Ed Miliband’s decision to remove or demote three of the most senior Blairite figures in his shadow cabinet was, according to the New Statesman’s Rafael Behr, not anti-Blairite but post-Blairite. A move that demonstrates a shift from the Blair/Brown battles that have defined Labour since 1994 to a new era of Milibandism – with nearly a third of the shadow cabinet now new MPs elected in 2010.
Yet to argue this is simply a belated shift to a new generation (back in 2010 his first conference speech had the same theme) doesn’t reflect the fact that those on top are almost all Brownites. If Behr is right and we are in a post-Blair era, then perhaps it’s less to do with a shift to Milibandism than simply the victory of Brown’s old team.
That, at least, is the line the Conservatives have taken as part of their efforts to brand Miliband’s reshuffle – unusually carried out while the Government’s own reshuffle was in progress – as a sop to Unite union leader Len McCluskey. Yet whatever Miliband’s true intentions in demoting Stephen Twigg, Liam Byrne and Jim Murphy, it’s undeniable that the Labour leader can exercise his power more freely now than at any point in his leadership so far. It’s also worth noting how the shift towards more traditional left-wing rhetoric ties in with Labour’s electoral strategy for 2015, particularly given the importance of mobilising core voters and disaffected, left-leaning Lib Dems.
For the Conservatives, much has been made of the ‘F.O.G.’; those friends of George Osborne who found promotion – including Matt Hancock, Sajid Javid and Greg Hands. This emphasis on Osborne’s personal power base slightly distracts from the closeness between the Chancellor and the Prime Minister, and the fact that many Cameron allies, like Amber Rudd and Sam Gymiah, were also promoted, as well as from the PM’s decision to leave his Cabinet-level Ministers in place.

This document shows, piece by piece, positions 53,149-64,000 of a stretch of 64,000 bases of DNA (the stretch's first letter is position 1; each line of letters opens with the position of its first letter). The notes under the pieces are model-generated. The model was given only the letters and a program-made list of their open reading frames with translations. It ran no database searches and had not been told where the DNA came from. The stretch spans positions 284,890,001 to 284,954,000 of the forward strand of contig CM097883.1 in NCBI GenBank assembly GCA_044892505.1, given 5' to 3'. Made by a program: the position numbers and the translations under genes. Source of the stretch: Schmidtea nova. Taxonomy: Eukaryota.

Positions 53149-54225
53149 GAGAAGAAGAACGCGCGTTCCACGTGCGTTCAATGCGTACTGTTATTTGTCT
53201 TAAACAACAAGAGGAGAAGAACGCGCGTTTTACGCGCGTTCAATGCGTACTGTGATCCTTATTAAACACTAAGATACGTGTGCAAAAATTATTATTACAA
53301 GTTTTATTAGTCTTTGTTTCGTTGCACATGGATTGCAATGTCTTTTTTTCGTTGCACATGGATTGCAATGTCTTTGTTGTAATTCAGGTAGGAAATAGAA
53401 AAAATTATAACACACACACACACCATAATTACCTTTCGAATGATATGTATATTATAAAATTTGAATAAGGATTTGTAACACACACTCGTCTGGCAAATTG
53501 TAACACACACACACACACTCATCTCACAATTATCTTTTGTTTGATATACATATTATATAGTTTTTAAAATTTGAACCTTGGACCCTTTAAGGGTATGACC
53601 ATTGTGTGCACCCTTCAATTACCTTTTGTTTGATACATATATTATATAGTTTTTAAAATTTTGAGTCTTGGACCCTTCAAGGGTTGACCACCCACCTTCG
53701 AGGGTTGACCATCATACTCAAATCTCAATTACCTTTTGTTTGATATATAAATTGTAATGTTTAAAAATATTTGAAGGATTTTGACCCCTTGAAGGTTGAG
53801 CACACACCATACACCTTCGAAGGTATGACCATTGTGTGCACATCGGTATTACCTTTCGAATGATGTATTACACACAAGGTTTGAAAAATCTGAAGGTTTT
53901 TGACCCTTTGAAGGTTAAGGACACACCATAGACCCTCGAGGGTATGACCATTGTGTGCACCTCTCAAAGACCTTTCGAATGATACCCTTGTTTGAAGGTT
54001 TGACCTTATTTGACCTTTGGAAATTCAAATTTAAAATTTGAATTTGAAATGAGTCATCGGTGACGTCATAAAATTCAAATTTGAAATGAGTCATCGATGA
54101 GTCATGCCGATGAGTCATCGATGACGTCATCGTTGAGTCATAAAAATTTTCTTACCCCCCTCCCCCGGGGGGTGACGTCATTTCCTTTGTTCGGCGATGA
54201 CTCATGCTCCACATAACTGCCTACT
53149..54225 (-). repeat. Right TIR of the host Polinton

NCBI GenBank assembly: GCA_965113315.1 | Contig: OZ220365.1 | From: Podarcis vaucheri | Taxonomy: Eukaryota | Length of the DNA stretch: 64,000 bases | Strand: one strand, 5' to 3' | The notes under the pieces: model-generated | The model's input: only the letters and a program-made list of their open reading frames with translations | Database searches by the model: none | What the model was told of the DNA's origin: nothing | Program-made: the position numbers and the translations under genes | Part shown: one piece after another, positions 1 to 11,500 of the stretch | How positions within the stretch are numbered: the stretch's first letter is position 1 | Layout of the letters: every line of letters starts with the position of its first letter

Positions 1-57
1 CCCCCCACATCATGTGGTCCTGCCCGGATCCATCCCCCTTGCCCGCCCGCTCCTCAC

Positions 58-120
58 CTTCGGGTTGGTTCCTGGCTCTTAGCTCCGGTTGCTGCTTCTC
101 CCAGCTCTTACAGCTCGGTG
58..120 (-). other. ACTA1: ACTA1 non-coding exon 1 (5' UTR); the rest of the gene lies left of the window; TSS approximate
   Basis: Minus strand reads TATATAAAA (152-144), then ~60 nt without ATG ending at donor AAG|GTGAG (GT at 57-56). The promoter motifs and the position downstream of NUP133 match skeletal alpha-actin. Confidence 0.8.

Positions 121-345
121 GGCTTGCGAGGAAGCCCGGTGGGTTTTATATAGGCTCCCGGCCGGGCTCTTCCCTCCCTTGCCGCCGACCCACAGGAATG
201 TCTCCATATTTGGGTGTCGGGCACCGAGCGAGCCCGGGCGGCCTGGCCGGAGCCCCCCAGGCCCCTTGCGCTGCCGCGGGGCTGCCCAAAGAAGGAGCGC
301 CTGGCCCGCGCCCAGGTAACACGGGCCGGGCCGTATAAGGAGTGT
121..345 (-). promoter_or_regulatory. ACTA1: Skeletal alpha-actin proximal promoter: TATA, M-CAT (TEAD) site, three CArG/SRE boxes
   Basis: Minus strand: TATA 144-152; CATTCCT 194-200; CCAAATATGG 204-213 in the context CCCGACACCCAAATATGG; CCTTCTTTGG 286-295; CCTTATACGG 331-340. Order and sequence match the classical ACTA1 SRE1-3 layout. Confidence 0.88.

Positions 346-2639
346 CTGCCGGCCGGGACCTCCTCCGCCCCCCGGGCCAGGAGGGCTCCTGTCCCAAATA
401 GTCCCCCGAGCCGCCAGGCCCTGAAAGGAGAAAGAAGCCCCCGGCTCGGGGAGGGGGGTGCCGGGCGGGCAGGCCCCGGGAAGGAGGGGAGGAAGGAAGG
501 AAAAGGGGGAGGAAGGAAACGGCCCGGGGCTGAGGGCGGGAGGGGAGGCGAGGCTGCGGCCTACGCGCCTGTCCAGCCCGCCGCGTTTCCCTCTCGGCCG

New BBC polling has shown that six out of 10 people think that the quality of public services has been maintained or improved during the past five years – a statistic seized upon by the Prime Minister at PMQs today as evidence that the Government’s policies are working.
But it’s not all good news for David Cameron, because while six out of 10 people might think that the quality of public services has been maintained or improved, it’s clear from the stats the vast majority fall into the former category, not the latter. Only 15% think services have improved overall, with 42% saying they’ve remained the same and 40% saying they’ve got worse since 2008. So despite recent positive economic forecasts, the PM will still be wary that the Government’s plan to stick with austerity might mean some of those 42% could start to notice a decline in service levels just as we get to 2015.
He was formerly Head of Policy at the Society of Trust and Estate Practitioners (STEP). With degrees in history and economics from the Universities of Oxford and London, Jake is a Fellow of the Royal Society of Arts, a trustee of the European Association of Philanthropy and Giving and advises several governments on public policy. He also advises clients on CSR and philanthropy activities.
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